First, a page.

Background In the hospital setting, commercially available multi-dose formulations in solution are more practical but also more expensive in comparison with products reconstituted on site.
In Italy, cyclophosphamide (CP) is sold by Baxter as a galenic solution with 40 day stability at 2–8°C, including 12 days for microbial release, using safe compounding practices. Reconstitution of lyophilised Endoxan (also sold by Baxter) in saline solution is less practical but lower in cost. Its use is recommended within 2–3 h from preparation.
Purpose To evaluate the stability of Baxter solution formulations of CP after 12 days (common delivery time to hospital) and 40 days from the preparation date and to compare with the stability profile of reconstituted saline solutions of solid CP (Endoxan), under the same storage temperature (2–8°C).
Material and methods Analyses were performed directly on saline formulations without any pretreatment, under controlled temperature and using a high resolution nuclear magnetic resonance spectrometer (600 MHz).
Results After 12 days from preparation of Endoxan (4°C), about 0.5% of degradation compounds were present with an increase to approximately 2% after 40 days (4°C). For the Baxter formulation, more than 2% of degradation products were present after 12 days with an increase to 6% after 40 days. Traces of ε-caprolactam were detected in the Baxter formulations as well as in the Baxter saline solution, although this compound does not seem to interfere with the degradation pathways.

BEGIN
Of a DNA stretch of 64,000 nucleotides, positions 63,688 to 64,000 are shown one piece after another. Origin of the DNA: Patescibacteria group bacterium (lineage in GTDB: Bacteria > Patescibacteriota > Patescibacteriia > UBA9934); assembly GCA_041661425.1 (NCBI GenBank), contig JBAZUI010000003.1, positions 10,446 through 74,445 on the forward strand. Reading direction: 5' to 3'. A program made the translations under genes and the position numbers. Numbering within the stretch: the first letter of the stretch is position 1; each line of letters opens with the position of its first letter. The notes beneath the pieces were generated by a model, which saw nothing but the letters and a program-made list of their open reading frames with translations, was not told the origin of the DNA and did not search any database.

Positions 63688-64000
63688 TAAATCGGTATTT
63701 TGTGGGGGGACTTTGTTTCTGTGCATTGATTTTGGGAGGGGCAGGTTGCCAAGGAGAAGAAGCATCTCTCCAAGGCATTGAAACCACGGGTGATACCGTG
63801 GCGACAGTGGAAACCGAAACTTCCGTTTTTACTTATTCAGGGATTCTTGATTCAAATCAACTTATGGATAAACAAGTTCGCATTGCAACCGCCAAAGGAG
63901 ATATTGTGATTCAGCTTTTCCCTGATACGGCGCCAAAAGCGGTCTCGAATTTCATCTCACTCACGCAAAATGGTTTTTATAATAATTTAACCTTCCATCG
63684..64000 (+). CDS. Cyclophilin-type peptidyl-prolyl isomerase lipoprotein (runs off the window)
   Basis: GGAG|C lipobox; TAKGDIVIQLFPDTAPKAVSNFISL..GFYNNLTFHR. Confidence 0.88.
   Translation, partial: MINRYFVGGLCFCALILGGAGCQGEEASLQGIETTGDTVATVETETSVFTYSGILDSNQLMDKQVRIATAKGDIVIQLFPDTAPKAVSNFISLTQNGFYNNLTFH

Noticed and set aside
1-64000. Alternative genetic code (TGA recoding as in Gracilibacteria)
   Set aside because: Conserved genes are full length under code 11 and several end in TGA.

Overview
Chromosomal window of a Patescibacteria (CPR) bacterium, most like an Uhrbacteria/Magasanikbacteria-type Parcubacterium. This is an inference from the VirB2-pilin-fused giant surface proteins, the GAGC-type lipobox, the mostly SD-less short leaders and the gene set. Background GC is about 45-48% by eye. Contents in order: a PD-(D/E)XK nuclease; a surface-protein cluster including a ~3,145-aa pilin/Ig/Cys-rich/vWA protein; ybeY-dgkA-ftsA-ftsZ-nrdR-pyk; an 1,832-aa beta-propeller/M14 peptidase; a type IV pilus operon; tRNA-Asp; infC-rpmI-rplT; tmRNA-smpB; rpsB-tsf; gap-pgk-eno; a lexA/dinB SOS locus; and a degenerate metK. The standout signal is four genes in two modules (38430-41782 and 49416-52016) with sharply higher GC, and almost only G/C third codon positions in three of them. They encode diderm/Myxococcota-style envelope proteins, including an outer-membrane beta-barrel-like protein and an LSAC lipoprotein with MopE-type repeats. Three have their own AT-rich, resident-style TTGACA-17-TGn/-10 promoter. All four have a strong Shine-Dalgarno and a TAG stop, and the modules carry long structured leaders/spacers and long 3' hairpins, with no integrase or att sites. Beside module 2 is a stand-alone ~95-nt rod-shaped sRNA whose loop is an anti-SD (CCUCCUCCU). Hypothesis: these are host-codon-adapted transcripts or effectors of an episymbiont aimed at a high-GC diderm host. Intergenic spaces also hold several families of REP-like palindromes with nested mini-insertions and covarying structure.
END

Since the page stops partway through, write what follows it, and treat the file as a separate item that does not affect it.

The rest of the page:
Conclusion Stability of CP is highly dependent on storage conditions (cold chain from factory to hospital). This can be better controlled for in laboratory reconstituted lyophilised Endoxan than in multi-dose formulations that need logistic support. To achieve the best quality therapy, the results support the reconstitution procedure as opposed to the use of pre-made formulations, even if the compounding procedures are less safe. Finally, the use of Endoxan offers a cost benefit. Nuclear magnetic resonance demonstrates its potential as a quantitative and non-invasive technique for detecting degradation products and eventual contaminants. Its use could also support the hospital pharmacy in terms of safety.
No conflict of interest.
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